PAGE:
About the Honda Element
The Honda Element's cubist body design was originally seen as unusual. However, since the Element's launch, several compact, cube-like SUVs have been released by other manufacturers. During its nine-year run of production, the Element offered drivers an attractive combination of economy, versatility, convenience, and fun. Surprisingly compact for offering so much interior space, the Element comfortably sat four, offered plenty of headroom, and still managed to be seven inches shorter than the Honda Civic sedan.
The final production year for the Honda Element was in 2011. A compact, car-based SUV, the Element changed little during its near-decade long run of production. In its final year, the Element was made available in two trim levels: LX and EX. Previous year models of the Element were also available in the SC trim level. Honda also offered the option of a manual transmission and a navigation system in previous years; however, for 2011 both of those options were discontinued.Honda Element Features
The base LX version of the 2011 Element came with standard features that included 16-inch steel wheels, air conditioning, power accessories, tilt steering wheel, cruise control, keyless entry, height adjustable driver seat, and rear seats that could be folded up or removed. The LX was equipped with a four-speaker audio system with a CD player. Stepping up to the EX trim level meant the addition of features such as 16-inch alloy wheels, steering-wheel-mounted audio controls, and a center console with a removable cooler and storage box. The premium audio system for the EX boasted seven speakers, satellite radio, and an auxiliary input jack.
The 2011 Honda Element was equipped with a 2.4-liter four-cylinder engine that was rated at 166 horsepower and produced 161 lb-ft of torque. This four-cylinder was mated to a standard five-speed automatic transmission. Front-wheel drive was standard for all models; however, both the LX and EX trim levels offered the option of all-wheel drive.
Like past models of the vehicle, the 2011 Element was too heavy to offer much in the way of performance. The Element's weight and abundant interior space meant it wasn't the greatest when it came to fuel economy either. EPA-estimated fuel economy for 2WD versions of the 2011 Element was rated at 20/25 mpg city/highway and 22 combined. The AWD version was worse, offering 19/24 mpg city/highway and 21 combined.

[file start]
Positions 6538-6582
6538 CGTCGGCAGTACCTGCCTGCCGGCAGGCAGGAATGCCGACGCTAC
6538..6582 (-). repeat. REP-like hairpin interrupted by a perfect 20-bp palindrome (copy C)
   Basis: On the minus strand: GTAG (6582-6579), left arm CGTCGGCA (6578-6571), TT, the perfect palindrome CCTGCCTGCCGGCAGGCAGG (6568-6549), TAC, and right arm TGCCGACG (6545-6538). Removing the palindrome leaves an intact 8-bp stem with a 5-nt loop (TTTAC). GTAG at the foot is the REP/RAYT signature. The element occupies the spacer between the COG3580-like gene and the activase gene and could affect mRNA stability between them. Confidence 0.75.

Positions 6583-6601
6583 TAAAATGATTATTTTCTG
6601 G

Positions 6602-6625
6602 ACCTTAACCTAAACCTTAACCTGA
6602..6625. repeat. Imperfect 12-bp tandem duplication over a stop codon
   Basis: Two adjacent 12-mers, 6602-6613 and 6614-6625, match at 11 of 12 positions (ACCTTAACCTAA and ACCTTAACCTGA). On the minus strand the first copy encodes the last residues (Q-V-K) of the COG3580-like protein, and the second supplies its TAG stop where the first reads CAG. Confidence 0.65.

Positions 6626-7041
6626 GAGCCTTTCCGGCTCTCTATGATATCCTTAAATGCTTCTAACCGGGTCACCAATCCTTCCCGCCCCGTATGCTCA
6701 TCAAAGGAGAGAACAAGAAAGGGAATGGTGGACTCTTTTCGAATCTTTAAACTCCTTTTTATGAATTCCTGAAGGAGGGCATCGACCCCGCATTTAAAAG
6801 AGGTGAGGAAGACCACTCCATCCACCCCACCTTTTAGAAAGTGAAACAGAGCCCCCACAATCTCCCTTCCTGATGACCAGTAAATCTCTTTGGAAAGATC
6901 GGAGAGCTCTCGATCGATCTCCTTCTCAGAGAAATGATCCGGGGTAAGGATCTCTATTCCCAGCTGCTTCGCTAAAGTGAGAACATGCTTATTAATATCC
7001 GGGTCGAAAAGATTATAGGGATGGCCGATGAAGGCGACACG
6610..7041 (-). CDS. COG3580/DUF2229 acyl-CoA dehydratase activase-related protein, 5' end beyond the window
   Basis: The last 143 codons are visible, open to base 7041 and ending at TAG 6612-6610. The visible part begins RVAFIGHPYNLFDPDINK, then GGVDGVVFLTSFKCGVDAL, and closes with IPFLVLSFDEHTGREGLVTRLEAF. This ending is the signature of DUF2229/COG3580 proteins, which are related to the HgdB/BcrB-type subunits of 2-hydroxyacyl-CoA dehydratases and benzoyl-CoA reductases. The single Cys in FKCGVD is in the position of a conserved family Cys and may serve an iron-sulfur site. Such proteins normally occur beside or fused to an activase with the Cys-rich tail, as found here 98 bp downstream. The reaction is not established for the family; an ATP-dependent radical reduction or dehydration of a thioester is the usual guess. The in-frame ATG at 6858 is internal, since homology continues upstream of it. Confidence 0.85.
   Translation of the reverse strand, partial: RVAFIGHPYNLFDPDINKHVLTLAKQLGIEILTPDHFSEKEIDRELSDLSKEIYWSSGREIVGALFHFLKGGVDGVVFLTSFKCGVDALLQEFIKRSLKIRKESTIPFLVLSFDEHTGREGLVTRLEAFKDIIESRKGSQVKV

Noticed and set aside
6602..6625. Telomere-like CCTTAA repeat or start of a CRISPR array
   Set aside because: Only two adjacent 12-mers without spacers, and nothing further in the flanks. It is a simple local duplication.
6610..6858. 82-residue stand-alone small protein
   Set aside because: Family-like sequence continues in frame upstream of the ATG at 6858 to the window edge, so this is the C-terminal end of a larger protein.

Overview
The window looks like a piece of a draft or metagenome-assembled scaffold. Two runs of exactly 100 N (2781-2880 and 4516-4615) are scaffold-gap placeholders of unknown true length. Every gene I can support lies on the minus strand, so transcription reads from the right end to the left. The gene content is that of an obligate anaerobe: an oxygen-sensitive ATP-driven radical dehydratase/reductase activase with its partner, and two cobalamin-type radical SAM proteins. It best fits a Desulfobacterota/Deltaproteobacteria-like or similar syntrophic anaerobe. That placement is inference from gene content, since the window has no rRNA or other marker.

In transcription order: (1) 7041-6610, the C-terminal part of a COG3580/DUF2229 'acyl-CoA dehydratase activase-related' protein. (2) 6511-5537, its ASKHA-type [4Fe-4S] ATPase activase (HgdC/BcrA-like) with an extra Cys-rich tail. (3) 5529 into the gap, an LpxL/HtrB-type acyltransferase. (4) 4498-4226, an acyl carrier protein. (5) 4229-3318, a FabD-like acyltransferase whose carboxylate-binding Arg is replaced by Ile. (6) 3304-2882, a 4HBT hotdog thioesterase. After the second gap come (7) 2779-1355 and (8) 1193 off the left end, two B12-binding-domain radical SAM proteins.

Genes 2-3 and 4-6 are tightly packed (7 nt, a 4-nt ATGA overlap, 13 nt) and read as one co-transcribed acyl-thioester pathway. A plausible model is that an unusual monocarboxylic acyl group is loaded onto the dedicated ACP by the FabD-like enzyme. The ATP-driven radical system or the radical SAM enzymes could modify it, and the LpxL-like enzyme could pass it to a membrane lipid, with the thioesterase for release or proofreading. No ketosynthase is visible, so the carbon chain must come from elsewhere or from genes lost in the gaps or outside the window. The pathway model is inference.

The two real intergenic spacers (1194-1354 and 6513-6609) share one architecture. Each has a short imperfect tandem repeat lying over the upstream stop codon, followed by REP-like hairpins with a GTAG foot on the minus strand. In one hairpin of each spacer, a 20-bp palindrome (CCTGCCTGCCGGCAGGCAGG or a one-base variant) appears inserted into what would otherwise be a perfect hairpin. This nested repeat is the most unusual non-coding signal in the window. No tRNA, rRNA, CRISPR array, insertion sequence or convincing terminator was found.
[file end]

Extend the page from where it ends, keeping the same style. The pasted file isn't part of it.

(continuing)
However, the Element excelled at safety. The 2011 Element was essentially unchanged from the 2010 model, which received a perfect five-star rating for front and side impact crash tests. Standard safety features for the 2011 Element included antilock disc brakes with brake assist, stability control, traction control, active front head restraints, front side-impact airbags, and side curtain airbags.
The inside the 2011 Element was spacious as ever with theater-style seating in the rear that provided passengers with plenty of leg, head, and knee room. Storage space was abundant, with various bins and pockets located throughout the vehicle. However, seeing as the Element's rear half-doors weren't really designed for people to pass through, getting in and out of the rear area meant having to open the front doors to allow passengers to pass through a small rear access.
But while the Element's rear half-doors weren't good for loading people, they were great for loading cargo, which the 2011 Element had plenty of room for. In fact, by removing the vehicle's rear seats, the Element could be made to accommodate some 75 cubic feet of cargo. The Element's standard urethane utility floor made it easy to hose out, which made the vehicle ideal for transporting muddy camping gear and sporting equipment.Honda Element Evolution
During the nine years the Element was produced, Honda failed to introduce many significant changes to the line. However, earlier versions of the vehicle were equipped with a 2.4-liter four-cylinder that claimed to offer 160 horsepower but was re-rated to 156 hp in 2006. Early models also came with a four-speed automatic transmission and the option of five-speed manual.
The LX trim level was first introduced in 2004. Side airbags were added to the EX version in 2005 when Honda also introduced the option of satellite radio. In 2007, Honda made a number of changes to the Element, increasing its horsepower by 10, adding a five-speed automatic, and offering standard stability control on the SC trim level.